Plan announced to swap noisy gas lawn mowers

FILE PHOTO. Lawn watering two years ago in March 2015. KATHARINE LOTZE/Signal. 03302015

State officials monitoring air pollution have a plan in place to swap noisy gas-emitting lawn mowers used by professional landscapers with quieter, no-emission electric mowers.

The South Coast Air Quality Management District announced Monday that $2.5 million in incentive funds are available to help commercial gardeners and landscapers, local governments, school districts, colleges and nonprofit organizations buy new zero-emission, battery-electric commercial-grade lawn and garden equipment and scrap and replace their old, polluting gasoline- or diesel-powered equipment.

Is it a deal likely to be pursued by the city of Santa Clarita?

The short answer from city spokeswoman Carrie Lujan Wednesday was no.

“I spoke with our parks manager,” she said. “It (the swapping deal) is for a much smaller lawn mower than the ones we use in city parks.

“These do not have the battery power to accommodate our operations,” Lujan said.

County parks and rec officials, meanwhile, are eyeing the deal.

“Part of our department’s values includes balancing economic and environmental needs through proactive stewardship and conservation practices,”  county spokeswoman Dora Nuñez said Wednesday.

“This program looks like it may dovetail nicely with our values,” she said. “We will be checking our lawn and garden equipment inventory to see which of our equipment qualifies as well as bringing the program to the attention of our contracted landscape vendors to encourage their participation.”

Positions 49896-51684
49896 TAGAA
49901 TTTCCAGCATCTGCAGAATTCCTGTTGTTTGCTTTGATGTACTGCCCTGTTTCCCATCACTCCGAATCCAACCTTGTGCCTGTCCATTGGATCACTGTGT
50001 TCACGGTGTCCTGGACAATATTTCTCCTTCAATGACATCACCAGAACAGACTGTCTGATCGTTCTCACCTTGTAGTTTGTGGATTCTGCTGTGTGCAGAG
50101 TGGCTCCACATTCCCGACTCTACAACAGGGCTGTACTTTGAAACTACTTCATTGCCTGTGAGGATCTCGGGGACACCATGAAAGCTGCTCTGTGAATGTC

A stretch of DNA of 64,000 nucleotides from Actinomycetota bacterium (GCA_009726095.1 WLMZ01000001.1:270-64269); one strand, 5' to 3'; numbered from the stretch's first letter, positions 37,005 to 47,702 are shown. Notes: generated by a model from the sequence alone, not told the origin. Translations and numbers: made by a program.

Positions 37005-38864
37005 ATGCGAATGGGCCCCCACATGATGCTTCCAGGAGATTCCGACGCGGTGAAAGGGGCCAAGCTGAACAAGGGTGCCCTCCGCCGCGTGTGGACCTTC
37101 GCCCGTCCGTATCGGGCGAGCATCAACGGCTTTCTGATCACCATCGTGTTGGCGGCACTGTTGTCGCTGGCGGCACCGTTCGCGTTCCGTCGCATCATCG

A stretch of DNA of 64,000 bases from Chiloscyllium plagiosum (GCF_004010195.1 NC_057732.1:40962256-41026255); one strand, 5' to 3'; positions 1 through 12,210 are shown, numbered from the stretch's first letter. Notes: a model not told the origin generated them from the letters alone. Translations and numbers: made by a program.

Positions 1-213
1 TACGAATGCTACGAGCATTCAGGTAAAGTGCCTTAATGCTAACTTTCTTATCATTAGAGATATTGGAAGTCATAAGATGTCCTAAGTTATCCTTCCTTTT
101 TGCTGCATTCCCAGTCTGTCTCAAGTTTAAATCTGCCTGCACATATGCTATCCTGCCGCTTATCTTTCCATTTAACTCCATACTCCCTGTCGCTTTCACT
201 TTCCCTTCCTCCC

Those who take SCAQMD officials up on their offer stand to get up to 60 percent off the purchase price for new equipment.  

This program is not available to individual residents who are not gardeners or landscapers.

“With these incentive funds, we are helping to put cleaner, quieter, more efficient and emissions-free lawn equipment into the hands of gardeners and landscapers throughout our region,” said SCAQMD Executive Officer Wayne Nastri.

“Gas- and diesel-powered chain saws, lawn mowers, leaf blowers and hedge trimmers produce hazardous emissions that expose operators and residents to increased cancer risks, air toxins, carbon monoxide and microscopic particles that can become lodged deep in the lungs.”

Participants will receive significant discounts applied at point of purchase on approved equipment.

For example, a leaf blower with a backpack battery and a charger that retails for $1,400 can be purchased for only $560 plus tax, a 60 percent discount.

Participants will be able to purchase qualifying equipment by ECHO, Husqvarna, Makita, Mean Green, Oregon and STIHL from authorized dealers in Riverside, Orange, Los Angeles and San Bernardino counties at a reduced price set by SCAQMD in exchange for an equivalent, operable piece of diesel- or gasoline-powered equipment.

Manufacturers, according to the district, are prepared to accept and scrap the old equipment.  

According to studies by the California Air Resources Board:

  • 42 percent of engines fail CARB’s evaporative emission test; and
  • Operators are exposed to carcinogens such as benzene and butadiene, therefore increasing their cancer risks.
  • By 2020, smog-forming volatile organic compound emissions from lawn equipment engines are expected to exceed those from cars.

According to the Environmental Protection Agency, VOCs are organic chemicals that have a high vapor pressure at ordinary, room-temperature conditions. Many believe they are carcinogenic.  

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